Pat entertained us with stories from her career, hosted by John Fahey, in the afternoon.

Patricia Birch with Tommy Tune at the Opening Dinner.

Patricia Birch with Tommy Tune at the Opening Dinner.

Patricia Birch started as a dancer and quickly segued in choreography. She played the role of Anybodys in the 1960 revival of West Side Story. Among her many credits she was responsible for choreographing stage and film productions of Grease, Candide, A Little Night Music, Parade and her work was regularly seen on Electric Company, 6 seasons of Saturday Night Live, and the film, The First Wives Club. That’s just a sample. Pat is a friendly, gifted and fascinating artist.

The Playbill Cocktail Hour became The Newlywed Game today. Better stated: The Broadway Newlywed Game. All the questions had some Broadway connection. Three couples married less than a year participated: One older couple, one young gay couple, and one couple I’d guess to be in their late 30’s. The game itself was fun but it was the banter between the hosts that made it the best. Married couple, Jennifer Cody and Hunter Foster were hysterical—much of the time, not trying to be! From making the instructions more confusing than reading the U.S. Tax Code to Jennifer’s constant quick wit—it was a ball.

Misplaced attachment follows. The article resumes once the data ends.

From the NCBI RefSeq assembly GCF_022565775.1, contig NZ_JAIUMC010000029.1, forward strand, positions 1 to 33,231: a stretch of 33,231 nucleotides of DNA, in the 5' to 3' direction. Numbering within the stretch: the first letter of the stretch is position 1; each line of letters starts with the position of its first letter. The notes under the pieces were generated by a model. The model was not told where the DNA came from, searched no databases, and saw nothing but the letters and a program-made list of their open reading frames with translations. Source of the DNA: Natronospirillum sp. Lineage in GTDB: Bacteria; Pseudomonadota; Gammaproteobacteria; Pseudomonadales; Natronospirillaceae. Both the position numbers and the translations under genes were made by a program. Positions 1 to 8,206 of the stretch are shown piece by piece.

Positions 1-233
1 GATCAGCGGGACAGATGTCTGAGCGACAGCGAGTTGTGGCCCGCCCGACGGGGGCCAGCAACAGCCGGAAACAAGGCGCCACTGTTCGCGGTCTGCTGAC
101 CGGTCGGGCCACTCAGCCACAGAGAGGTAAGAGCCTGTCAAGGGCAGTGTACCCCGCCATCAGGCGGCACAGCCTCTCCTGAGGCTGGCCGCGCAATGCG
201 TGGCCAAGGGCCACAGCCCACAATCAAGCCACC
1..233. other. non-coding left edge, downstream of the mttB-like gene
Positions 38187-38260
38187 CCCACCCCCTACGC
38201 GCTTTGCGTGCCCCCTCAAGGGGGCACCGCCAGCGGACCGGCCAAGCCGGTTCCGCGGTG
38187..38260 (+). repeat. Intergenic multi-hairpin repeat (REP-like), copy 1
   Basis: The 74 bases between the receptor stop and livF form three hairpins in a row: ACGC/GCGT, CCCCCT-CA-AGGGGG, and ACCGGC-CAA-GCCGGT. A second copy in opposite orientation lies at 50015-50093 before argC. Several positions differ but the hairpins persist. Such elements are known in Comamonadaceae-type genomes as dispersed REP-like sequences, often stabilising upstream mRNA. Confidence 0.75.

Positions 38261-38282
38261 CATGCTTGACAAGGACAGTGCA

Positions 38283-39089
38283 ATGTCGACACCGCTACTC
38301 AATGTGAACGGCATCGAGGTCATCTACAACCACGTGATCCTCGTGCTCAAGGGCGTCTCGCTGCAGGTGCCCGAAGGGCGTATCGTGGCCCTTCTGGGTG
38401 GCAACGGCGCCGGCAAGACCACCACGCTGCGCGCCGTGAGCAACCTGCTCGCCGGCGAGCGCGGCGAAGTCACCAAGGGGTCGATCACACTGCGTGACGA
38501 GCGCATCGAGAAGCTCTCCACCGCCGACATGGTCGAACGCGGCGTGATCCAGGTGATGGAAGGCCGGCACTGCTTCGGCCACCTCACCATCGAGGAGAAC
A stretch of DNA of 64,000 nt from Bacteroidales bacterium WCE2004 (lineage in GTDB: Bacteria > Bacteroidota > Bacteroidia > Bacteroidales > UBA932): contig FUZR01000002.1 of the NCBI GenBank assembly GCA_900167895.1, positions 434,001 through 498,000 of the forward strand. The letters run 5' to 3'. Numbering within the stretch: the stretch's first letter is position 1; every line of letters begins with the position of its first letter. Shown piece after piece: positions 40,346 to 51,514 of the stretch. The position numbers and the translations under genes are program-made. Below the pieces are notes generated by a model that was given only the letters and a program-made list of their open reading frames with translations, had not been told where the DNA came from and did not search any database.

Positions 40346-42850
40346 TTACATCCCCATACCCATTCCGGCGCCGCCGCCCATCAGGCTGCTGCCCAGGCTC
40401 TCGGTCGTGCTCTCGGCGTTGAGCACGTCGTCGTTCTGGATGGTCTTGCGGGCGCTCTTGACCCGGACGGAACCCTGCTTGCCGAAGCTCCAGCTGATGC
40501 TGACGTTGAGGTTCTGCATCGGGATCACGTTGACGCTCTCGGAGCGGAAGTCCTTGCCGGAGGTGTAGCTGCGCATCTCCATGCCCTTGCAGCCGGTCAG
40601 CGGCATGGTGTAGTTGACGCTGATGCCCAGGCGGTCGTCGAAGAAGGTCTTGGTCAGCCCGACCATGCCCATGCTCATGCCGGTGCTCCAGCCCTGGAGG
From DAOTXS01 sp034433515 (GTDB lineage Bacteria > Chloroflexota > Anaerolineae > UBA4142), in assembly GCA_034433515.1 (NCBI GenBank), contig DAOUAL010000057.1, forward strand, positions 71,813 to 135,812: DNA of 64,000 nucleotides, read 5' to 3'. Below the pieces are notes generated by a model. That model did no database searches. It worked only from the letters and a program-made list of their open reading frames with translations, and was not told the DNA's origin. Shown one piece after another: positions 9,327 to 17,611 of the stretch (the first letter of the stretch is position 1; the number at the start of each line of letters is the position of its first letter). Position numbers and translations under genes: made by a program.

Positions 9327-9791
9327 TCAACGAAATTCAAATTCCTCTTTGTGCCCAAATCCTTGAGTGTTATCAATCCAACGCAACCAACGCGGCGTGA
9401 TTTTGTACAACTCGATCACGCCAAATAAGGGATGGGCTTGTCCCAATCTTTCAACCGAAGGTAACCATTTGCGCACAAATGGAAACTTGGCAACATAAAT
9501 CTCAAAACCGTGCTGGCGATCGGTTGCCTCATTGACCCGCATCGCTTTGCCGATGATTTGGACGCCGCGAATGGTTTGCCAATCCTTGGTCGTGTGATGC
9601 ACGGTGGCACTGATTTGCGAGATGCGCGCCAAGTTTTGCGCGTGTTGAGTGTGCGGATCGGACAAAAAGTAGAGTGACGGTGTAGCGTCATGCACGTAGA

I have to say I was feeling a little seasick today. At least the constant, slight rocking back and forth wasn’t helping how I was feeling. To say that I was grumpy at dinner was an understatement. Feeling the way I did, the extremely slow service started to make me crazy. Dinner took an hour and 50 minutes to get through—with big breaks between courses. I wanted to pull my hair out. We barely had time to run back to the room before the evening’s show.